District health boards signed a deal with junior doctors over rosters rather than subject the public to more strikes, a spokesperson says.
The Resident Doctors Association said today doctors have ratified a proposed deal hammered out recently between both sides.
The deal, now finally approved by both sides, ensures junior doctors work no more than 10 consecutive days and no more than four consecutive nights.
The association's national secretary, Deborah Powell, said the deal, which covered 144 acute-care rosters, would make hospitals safer for doctors and patients.
"It'd be fair to say we've set a standard now, a new standard in terms of what is acceptable in terms of rostering of doctors, and if there are other rosters out there that need to meet those standards, in the due course of time they will also be getting some attention."
Delivering safer rosters involved giving doctors more days off during the week and, to get around DHBs' resistance to paying doctors for weekdays not worked, individual doctors would repay between $110 and $120 on average for each weekday they have off.
Dr Powell said it was not ideal but good enough for now, and would be looked into further during a remuneration review that would begin soon.
"We are going to have a look, a proper look, at the composition of our salaries going forward and to see if we can't get a better system for RMO [Resident Medical Officer] pay during the term of this document."
She said a one-year deal - meaning both sides would be back in pay talks within a year - was not what the doctors wanted, but she maintained the result would mean safer hospitals for doctors and patients.
"The resident doctors particularly want to thank the public for their support as well as the support from just about every other health worker we work with, so that was heartening. But, yeah, I think everyone gets something out of this settlement."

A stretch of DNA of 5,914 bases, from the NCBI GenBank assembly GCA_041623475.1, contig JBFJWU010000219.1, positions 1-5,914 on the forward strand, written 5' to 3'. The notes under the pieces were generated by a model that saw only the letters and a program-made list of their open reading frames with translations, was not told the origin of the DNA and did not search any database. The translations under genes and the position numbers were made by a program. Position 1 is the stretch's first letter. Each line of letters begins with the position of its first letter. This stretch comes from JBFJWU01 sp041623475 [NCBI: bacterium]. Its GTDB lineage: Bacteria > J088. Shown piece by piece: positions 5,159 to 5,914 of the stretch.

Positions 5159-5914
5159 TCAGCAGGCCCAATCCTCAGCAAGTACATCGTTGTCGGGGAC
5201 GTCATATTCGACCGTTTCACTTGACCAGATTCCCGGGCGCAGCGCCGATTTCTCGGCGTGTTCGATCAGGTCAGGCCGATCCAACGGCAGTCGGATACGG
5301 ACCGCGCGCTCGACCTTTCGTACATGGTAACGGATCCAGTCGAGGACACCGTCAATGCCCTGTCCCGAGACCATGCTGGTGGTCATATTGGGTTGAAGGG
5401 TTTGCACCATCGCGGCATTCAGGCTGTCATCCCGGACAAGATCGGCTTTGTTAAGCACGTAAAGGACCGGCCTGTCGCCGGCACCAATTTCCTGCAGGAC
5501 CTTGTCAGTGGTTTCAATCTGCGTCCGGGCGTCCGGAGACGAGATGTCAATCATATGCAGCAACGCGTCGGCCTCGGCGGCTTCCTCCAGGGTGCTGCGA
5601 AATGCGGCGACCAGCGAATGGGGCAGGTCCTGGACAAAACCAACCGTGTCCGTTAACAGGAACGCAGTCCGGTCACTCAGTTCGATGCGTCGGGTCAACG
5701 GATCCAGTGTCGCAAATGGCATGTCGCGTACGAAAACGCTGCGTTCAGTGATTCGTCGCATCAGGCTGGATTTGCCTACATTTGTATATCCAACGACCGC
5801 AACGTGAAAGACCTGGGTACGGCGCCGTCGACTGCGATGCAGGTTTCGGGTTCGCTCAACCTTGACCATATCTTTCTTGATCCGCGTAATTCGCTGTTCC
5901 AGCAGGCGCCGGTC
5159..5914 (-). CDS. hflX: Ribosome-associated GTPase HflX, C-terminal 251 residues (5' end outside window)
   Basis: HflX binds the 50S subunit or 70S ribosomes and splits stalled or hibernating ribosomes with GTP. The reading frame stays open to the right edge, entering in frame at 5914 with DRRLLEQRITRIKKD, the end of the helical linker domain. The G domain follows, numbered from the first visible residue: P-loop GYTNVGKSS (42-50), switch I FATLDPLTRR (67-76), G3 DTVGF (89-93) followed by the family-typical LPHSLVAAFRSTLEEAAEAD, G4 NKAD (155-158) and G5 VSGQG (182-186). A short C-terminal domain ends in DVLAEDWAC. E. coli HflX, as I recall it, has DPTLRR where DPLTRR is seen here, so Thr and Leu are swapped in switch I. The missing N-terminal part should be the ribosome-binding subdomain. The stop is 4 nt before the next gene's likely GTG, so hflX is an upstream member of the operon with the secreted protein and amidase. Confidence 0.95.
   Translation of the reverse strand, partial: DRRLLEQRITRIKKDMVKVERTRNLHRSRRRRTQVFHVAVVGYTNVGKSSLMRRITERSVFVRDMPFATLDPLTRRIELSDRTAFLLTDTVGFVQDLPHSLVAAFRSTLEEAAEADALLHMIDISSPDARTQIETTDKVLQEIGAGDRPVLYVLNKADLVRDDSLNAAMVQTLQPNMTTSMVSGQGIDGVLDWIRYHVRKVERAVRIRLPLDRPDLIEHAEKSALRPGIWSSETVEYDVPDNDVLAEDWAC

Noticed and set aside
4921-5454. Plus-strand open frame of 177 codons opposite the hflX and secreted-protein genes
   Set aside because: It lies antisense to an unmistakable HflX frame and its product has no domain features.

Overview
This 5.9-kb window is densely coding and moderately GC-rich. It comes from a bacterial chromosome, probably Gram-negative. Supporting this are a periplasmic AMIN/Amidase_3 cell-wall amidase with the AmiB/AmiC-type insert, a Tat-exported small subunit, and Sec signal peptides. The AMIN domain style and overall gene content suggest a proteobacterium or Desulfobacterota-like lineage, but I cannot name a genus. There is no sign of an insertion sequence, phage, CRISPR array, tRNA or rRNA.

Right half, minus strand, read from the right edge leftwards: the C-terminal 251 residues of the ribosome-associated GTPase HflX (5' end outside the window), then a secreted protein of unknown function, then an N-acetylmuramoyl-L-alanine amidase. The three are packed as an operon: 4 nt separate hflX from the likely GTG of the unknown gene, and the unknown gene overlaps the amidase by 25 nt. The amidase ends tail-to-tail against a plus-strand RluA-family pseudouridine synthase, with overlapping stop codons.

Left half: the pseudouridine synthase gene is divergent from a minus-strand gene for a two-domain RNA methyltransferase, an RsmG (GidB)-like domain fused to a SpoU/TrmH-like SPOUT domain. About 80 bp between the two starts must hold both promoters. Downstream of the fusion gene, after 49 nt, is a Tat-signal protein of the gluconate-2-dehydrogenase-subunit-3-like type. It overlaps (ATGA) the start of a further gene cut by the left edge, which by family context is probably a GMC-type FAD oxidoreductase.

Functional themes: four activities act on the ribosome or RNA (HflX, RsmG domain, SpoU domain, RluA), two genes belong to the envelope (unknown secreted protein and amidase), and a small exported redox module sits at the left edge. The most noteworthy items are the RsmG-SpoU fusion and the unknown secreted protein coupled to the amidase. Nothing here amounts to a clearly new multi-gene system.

The DHBs' lead chief executive for workforce and employment relations, Julie Patterson, was less effusive, saying their refusal to face the possibility of further strike action, following a 48-hour strike in October and a 73-hour strike in January, was behind their signatures on the deal.
'We need another 12 months of peace'
"Is it what the DHBs wanted to achieve? No, it's not. But we couldn't go on being threatened by strikes. The DHBs agreed that we couldn't subject our communities and our other staff to any further strikes."
She said DHBs did not believe the agreement was going to solve fatigue problems for doctors.
"However the union thinks that this is going to help that, so of course we need another 12 months of peace to work through those health and safety claims and get those new rosters in place, and importantly get the remuneration review under way."
Mrs Patterson maintained many of the doctors did not understand some of the issues involved with revising the rosters.
"I don't know that many of the members actually fully understood what this was all about, right through until the end."
She would not put a figure on the cost of the deal, saying it would be high because DHBs could need to employ up to about 160 more doctors to cover new rosters.
"I think the overall number for the country was estimated to be around about 160, but that very much depends now on how each individual DHB manages the roster changes."
Dr Powell said doctors' average salary was $80,000 but they still worked hard and unsociable hours.
She said the union wanted the remuneration review completed by June.
The employment contract expires in February next year.